The Magazine

GERC -- CRIT

Sep 29, 1997, Vol. 3, No. 03 • By ROGER KIMBALL
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John M. Ellis

 

Literature Lost

Social Agendas and the Corruption of the Humanities

 

Yale, 272 pp., $ 25


In 1984, when the then-director of the National Endowment for the Humanities William J. Bennett published To Reclaim a Legacy -- a pointed attack on the way that the humanities were being taught -- evidence that something had gone dreadfully wrong at our colleges and universities was plain for all to see. Yet the response to Bennett's report from the academy was a combination of disbelief and rage: disbelief that anyone could still seriously speak of such things as "civilization's lasting vision" and "its highest shared ideals and aspirations," and rage that a Reagan appointee (albeit one with a Ph.D. in philosophy) should dare to criticize . . . well, them, the intellectual and moral elect. Judging from the abuse showered upon Bennett, one would have thought that he represented a monstrous threat to the survival of academic freedom, scholarly creativity, and true culture.


But that reaction was mild compared with the apoplexy that greeted the late Allan Bloom when he published The Closing of the American Mind in 1987. Condescension turned to shock and, once again, to rage, as this impassioned expose of the spiritual degradation of America's elite students shot up the bestseller list. Additional assaults on the academy followed: my own Tenured Radicals, Dinesh D'Souza's Illiberal Education, David Lehman's Signs of the Times, Charles Sykes's Profscam, Camille Paglia's stinging essays on women's studies programs and kindred follies, and Paul Gross and Norman Levitt's Higher Superstition: The Academic Left and Its Quarrels With Science. Whether the subject was the institutionalization of sixties radicalism on campus, political correctness, professorial dereliction, the moral and intellectual fatuousness of deconstruction and radical multiculturalism, or the grotesque attacks on science and technology by avant-garde "humanists," the message was clear: Something was very, very wrong with liberal education in American colleges and universities.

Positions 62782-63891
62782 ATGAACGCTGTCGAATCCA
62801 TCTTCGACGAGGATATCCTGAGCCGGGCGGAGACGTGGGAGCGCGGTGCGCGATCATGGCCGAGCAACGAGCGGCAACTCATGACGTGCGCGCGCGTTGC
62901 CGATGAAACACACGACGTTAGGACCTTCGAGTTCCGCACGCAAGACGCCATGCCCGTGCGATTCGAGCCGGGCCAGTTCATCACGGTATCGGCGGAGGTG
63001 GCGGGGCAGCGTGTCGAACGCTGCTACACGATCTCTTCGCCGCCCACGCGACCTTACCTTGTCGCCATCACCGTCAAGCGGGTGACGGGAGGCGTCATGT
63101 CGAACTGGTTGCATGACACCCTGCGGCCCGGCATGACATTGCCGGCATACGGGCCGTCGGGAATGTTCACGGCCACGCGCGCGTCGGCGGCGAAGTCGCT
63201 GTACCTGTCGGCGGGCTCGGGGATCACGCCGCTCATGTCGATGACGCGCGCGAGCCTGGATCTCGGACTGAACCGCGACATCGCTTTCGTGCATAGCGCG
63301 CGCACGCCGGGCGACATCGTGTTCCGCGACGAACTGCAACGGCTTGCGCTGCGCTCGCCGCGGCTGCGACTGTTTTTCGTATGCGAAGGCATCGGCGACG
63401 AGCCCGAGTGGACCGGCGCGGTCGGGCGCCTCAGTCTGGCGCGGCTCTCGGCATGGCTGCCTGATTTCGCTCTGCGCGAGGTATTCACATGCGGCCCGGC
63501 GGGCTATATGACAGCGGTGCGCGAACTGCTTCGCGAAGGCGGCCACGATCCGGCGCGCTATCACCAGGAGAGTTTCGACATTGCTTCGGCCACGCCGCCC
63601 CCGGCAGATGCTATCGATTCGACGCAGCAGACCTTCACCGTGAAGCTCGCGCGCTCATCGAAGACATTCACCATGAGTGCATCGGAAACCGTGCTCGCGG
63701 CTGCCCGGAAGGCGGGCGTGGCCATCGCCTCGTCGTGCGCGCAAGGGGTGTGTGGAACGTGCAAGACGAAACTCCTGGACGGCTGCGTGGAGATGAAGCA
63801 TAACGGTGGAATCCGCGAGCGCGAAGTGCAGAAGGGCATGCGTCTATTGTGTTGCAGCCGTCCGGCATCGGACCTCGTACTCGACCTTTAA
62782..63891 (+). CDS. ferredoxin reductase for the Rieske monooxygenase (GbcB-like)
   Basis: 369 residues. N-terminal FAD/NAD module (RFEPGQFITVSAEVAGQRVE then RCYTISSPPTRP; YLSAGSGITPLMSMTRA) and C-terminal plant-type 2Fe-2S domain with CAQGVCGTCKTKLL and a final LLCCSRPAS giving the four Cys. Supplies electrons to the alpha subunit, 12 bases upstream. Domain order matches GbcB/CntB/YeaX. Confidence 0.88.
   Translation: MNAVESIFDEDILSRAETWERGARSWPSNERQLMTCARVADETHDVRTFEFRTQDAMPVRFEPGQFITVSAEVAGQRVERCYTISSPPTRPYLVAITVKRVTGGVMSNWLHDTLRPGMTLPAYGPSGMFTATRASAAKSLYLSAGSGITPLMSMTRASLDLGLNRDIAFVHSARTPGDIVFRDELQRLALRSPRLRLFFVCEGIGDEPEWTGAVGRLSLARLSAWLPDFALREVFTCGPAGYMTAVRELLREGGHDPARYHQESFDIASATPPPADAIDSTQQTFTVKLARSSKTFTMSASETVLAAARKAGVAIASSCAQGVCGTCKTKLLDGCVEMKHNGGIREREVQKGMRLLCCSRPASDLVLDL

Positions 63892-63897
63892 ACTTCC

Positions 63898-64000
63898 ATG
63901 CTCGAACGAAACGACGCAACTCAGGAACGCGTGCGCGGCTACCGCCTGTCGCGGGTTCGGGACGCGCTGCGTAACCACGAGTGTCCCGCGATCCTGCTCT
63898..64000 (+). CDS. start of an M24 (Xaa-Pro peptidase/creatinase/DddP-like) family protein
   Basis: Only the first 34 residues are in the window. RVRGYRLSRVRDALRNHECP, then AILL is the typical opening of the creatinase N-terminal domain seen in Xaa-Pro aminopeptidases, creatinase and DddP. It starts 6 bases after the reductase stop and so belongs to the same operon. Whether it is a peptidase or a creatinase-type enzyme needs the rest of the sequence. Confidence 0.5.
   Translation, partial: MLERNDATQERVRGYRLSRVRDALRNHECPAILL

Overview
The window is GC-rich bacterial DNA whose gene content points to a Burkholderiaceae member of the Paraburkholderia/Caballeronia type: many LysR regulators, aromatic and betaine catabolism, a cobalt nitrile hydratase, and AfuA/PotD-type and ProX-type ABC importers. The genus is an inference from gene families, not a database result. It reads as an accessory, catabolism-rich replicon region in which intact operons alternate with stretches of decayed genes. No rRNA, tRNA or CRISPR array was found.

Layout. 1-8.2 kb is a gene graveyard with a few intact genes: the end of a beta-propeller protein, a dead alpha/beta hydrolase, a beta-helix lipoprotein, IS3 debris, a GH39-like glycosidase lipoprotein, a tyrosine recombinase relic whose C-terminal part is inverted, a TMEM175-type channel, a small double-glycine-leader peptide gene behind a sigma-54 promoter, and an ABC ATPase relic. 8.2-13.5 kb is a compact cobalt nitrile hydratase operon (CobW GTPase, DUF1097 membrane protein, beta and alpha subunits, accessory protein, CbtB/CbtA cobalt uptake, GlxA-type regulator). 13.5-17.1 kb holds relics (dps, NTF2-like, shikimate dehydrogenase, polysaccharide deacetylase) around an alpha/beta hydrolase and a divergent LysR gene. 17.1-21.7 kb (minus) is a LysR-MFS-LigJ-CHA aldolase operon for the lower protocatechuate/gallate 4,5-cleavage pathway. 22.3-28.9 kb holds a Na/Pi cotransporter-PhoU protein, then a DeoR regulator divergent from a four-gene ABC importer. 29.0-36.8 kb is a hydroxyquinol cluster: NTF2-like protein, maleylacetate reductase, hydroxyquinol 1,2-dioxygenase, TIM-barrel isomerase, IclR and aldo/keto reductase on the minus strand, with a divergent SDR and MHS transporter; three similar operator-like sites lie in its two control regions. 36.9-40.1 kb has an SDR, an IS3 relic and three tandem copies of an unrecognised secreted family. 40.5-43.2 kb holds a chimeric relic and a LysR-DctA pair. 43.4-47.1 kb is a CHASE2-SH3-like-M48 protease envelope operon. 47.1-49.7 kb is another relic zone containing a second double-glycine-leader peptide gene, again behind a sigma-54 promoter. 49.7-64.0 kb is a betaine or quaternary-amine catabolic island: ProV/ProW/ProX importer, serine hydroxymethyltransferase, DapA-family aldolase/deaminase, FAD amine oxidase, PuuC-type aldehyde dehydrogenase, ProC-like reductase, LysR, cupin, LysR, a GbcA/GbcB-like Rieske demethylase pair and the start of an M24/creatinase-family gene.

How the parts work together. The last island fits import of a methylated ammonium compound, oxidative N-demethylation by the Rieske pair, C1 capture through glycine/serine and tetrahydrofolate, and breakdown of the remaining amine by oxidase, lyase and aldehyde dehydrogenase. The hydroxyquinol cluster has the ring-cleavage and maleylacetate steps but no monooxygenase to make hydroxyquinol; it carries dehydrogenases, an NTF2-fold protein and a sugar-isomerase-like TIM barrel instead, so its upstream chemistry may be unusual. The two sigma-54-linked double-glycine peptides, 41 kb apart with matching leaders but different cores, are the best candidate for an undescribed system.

Again and again, though, the response from the academy began in denial and ended in denunciation. The phenomenon of political correctness, though documented in countless books and articles, was recently dismissed by one politically correct academic as a "myth." Spokesmen for the academic establishment have busied themselves assuring parents, trustees, and alumni that criticism of the academy is overstated, that the hue and cry over the politicization of the humanities is a fantasy concocted by "right-wing" extremists who don't know what they are talking about.


One marvels at the persistence. But the publication of John Ellis's eloquent new book, Literature Lost: Social Agendas and the Corruption of the Humanities, makes one wonder anew how much longer the charade can continue. Ellis, professor emeritus of German literature at the University of California, Santa Cruz, is a founding member of the Association of Literary Scholars and Critics, the organization of literary scholars that was started a few years ago to provide an alternative to the thoroughly politicized Modern Language Association.


It should be said straight off that the Association of Literary Scholars and Critics is not a conservative organization; indeed, in many ways it is a bastion of liberalism. It was created in the hope of providing a forum where literature could still be discussed not as a political tool but --mirabile dictu -- as literature. The eminent literary scholar Christopher Ricks, another founding member, summed it up thus: "The concern is not the presence of politics in the MLA; it's the absence of non-politics . . . . It does seem that race, gender, class, and gayness are the only aspects under which literature is seen to exist there."


It almost goes without saying that this effort to foster a little "non- politics" in the study of literature has been attacked as a viciously ideological activity. And so it is not surprising that the Association of Literary Scholars and Critics and its members have been branded as right-wing apologists by bien-pensant deconstructionists, new historicists, queer theorists, radical multiculturalists, and devotees of "cultural studies."